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Old 09-15-2007, 04:52 AM   #50
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RAMESH shaolin monk

i take back about what i said about that coloured cat, he did us proud yesterday because of the quota system it makes it hard for coloured players because if they don't preform well the whole country thinks they got in because of their colour & we don't want to be known as weak links in the team we want to be known as the best in the team

Seldom has a stadium announcement sounded as glorious as it did at the Stade de France in Paris on Friday night. “Souss Africa, Sirty-seex; Eengland neel!”

Blow-by-blow scoring

Emulating the team of 1999 John Smit’s class of 2007 gave an immense Rugby World Cup performance in the French capital to stack up a 36-0 victory that was more emphatic than even the boldest of their fans might have hoped.
With Fourie du Preez stamping himself as the best scrumhalf in world rugby the Boks sent out a blazing message to rest of the contenders as they claimed the inside lane en route to winning their pool in the quest for an easier quarterfinal.
Apart from a period late in the second half (with the game already won) when Martin Corry’s men dominated possession and territory the Boks were never really extended in shutting out a shabby England.
They rose magnificently above the setback of losing Schalk Burger at the start of the week (albeit against an England side who had to endure even more problems) in what must surely be their best performance on foreign soil since early in 2004 when Jake White stepped onto the bridge of a listing ship and set sail for a distant Coupe du Monde in France in 2007.
The South Africans were coldly focused, clinical in execution and unwaveringly composed as they set about blasting England’s sweet chariot right off the park.
Corry had talked about winning the collisions but against faster, stronger and more determined opponents his side were never in it.
Not only did the Boks dominate the contact situations but with Bakkies Botha turning in his best performance for some while and with Victor Matfield dominating the landscape like a pair of Eiffel Towers they had a wonderful platform in the lineouts, were always more explosive in the tackle, quicker to the turnovers.
The only thing that will rankle is losing a tighthead against the England eight; and perhaps also not getting the satisfaction of taking a bonus point of a team who until very recently were their tormentors .
The Boks’ early domination seemed almost too good to be true and one wondered whether the tension of the long build-up to this match would constrict their attacking nous.
But it was a fleeting thought. In the sixth minute Botha rose to win a front-end lineout ball on his own 10m line, Du Preez worked the short side to JP Pietersen who sped clear before sending the ball back to the scrumhalf and when he was hemmed in he jinked infield before popping the ball up for a charging Juan Smith to carry over the line.
Montgomery added the conversion and soon kicked a penalty to get the score to double figures. With the Boks playing from left-to-right in front of me their dominance was such that I seemed to spend the rest of the half hunched forward to see passed a steel pole that obscured my view of the England 22.
The impression that the Boks were quicker, stronger, keener never wavered and a chance went abegging in the 21st minute when sharp reflexes by Du Preez, who quickly kicked a penalty into unguarded open spaces behind the England line, caused the ball to bounce kindly for Jaque Fourie -- only for him to lose the sphere as he was hit by Josh Lewsey in his lunge for the line.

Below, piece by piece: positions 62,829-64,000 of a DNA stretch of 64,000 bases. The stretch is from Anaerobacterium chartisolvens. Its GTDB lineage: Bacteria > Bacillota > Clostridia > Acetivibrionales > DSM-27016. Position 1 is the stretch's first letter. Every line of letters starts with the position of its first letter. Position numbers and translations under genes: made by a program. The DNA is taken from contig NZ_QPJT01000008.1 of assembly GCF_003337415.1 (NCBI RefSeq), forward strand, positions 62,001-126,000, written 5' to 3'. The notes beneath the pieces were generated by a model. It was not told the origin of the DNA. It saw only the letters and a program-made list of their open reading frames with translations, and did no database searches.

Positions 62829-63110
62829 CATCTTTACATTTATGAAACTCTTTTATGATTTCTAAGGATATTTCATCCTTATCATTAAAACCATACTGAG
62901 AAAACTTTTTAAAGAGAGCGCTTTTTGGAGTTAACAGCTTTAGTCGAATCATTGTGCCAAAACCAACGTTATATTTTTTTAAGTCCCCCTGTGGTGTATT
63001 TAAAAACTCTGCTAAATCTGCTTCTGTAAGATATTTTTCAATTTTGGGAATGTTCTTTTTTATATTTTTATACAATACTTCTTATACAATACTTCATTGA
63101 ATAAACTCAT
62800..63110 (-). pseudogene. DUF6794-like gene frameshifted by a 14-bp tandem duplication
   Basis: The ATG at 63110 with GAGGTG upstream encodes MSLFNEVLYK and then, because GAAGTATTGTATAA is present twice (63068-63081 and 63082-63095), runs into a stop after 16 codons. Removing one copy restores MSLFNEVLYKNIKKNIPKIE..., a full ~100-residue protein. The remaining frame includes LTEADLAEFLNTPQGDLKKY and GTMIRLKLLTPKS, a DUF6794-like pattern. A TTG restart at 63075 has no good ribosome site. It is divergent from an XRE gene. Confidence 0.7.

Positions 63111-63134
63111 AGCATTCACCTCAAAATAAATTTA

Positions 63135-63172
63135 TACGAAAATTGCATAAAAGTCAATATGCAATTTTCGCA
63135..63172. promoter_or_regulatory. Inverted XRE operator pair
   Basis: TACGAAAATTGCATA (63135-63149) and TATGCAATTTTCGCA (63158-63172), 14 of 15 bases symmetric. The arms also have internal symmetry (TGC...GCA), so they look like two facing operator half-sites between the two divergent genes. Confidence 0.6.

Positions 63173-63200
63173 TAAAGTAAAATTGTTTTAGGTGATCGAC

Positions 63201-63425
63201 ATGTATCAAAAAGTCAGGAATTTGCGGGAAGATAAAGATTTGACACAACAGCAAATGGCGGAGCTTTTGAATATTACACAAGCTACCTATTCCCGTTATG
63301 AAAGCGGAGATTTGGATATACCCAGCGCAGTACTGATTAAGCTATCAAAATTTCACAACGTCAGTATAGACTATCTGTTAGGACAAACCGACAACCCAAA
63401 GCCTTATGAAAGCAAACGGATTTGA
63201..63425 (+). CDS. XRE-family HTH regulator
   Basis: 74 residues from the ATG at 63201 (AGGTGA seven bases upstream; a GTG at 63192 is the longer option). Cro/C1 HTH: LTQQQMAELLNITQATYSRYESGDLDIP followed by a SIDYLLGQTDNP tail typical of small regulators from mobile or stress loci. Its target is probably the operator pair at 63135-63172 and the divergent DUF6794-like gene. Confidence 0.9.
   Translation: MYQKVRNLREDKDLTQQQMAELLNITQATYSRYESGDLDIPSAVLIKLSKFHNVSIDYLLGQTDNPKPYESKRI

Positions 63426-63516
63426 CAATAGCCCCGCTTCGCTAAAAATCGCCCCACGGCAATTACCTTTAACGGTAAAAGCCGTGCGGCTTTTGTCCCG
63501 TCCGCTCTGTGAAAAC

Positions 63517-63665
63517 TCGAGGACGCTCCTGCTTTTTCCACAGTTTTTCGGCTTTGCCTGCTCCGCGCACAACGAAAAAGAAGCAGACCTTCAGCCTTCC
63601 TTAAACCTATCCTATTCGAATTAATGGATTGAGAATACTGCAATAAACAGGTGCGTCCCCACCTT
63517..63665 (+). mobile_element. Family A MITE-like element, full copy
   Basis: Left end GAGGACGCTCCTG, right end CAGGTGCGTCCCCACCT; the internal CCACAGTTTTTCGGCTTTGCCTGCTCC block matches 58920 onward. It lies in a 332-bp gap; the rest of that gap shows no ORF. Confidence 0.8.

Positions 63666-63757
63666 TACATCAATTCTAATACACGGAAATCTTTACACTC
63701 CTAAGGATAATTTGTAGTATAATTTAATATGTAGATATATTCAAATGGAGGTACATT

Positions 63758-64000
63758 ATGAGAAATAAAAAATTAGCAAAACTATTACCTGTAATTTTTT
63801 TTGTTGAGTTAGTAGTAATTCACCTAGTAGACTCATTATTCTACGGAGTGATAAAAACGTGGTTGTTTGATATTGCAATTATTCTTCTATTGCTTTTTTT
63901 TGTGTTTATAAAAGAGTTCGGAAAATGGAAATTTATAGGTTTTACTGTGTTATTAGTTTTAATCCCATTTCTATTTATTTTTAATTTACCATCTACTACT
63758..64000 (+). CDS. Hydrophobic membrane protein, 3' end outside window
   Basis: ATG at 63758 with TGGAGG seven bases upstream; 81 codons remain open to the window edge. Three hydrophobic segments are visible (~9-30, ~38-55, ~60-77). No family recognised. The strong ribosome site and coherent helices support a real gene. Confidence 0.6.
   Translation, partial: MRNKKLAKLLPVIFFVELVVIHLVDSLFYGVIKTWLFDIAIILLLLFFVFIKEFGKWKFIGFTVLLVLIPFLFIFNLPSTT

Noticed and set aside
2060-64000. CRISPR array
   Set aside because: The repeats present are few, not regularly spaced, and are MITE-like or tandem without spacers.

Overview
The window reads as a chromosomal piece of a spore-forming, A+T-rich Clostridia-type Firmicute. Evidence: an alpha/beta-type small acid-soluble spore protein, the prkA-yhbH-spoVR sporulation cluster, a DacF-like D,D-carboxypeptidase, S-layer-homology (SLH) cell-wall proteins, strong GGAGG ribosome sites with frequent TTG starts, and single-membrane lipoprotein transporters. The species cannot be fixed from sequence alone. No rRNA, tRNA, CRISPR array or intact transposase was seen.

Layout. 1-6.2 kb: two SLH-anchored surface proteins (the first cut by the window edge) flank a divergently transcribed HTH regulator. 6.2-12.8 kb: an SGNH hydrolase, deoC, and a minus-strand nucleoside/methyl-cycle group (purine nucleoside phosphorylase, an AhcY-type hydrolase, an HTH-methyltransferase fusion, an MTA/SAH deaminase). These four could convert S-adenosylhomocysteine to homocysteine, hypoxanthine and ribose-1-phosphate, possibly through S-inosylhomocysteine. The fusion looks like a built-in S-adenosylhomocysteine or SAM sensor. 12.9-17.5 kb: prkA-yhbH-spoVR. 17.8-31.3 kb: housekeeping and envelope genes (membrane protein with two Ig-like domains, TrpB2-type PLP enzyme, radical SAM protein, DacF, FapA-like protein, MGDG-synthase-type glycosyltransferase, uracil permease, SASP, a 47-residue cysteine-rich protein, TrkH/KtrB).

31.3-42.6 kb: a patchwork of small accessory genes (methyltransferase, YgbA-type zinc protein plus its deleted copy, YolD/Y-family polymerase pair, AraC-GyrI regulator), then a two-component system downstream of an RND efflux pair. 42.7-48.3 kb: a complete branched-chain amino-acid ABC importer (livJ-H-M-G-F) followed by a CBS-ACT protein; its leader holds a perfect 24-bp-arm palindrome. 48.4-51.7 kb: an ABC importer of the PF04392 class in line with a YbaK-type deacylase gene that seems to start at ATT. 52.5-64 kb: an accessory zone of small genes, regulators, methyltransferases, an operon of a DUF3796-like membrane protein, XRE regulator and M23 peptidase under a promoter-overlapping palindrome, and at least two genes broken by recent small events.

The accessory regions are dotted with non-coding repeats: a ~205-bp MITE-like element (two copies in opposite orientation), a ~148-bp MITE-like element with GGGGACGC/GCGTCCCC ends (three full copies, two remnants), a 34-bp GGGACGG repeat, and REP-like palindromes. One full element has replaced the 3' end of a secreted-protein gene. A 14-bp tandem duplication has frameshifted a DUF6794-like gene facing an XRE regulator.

With the Boks having a distinct advantage kicking the ball out of hand, the like of Du Preez and Percy Montgomery making Mike Catt and some of the other England kickers look like inept beginners, but it seemed they might let the chance slip to have the game wrapped up by halftime.
However, that thought soon evaporated as Montgomery’s smooth two-step took them to 13-0 before the unrelenting pressure told on the English.
Du Preez it was who again cracked the whip as he quickly countered with turnover ball, sprinted up to fullback Jason Robinson and neatly let the ball go to JP Pietersen cruising clear on the outside. The conversion made it 20-0 at the break and, in truth, that was it -- you could not see a demoralised England outfit coming back from there.
Smit’s men kept their intense focus after the re-start, using the high ball to great effect, and maintaining the field position to allow Montgomery to kick two more penalties. (26-0).
These were primal tactics, causing the brave Jason Robinson such a torrid time that he left the field bleeding and in pain when his hamstring finally gave way as he tried to spark life into his shell-shocked teammates, but they were what was needed to close out the game.
And the coup de grace was inevitably delivered as a crooked lineout gave the Boks a scrum from which the ball spun into centre-field to a crash-balling Francois Steyn. The ball was rucked back quickly and Du Preez looped back from whence it had come, broke clear, and again presented JP Pietersen with a try on a plate.
Montgomery, who kicked all seven his place-kicks for a contribution of 18 points, did the rest and not a soul in the 79 900-strong crowd would quibble that the Springboks are very real contenders to lift the Webb Ellis Cup given the way they demolished the current holders.
At the end the Springboks went a lap of honour that was more an expression of gratitude for the ardent support of their fans, who might have been outnumbered but provided an unceasing crescendo of support. The dream is crystallising, taking a tangible shape, one has a feeling it won’t be the last time the Boks go from end to end to wave to the crowd at this venue.
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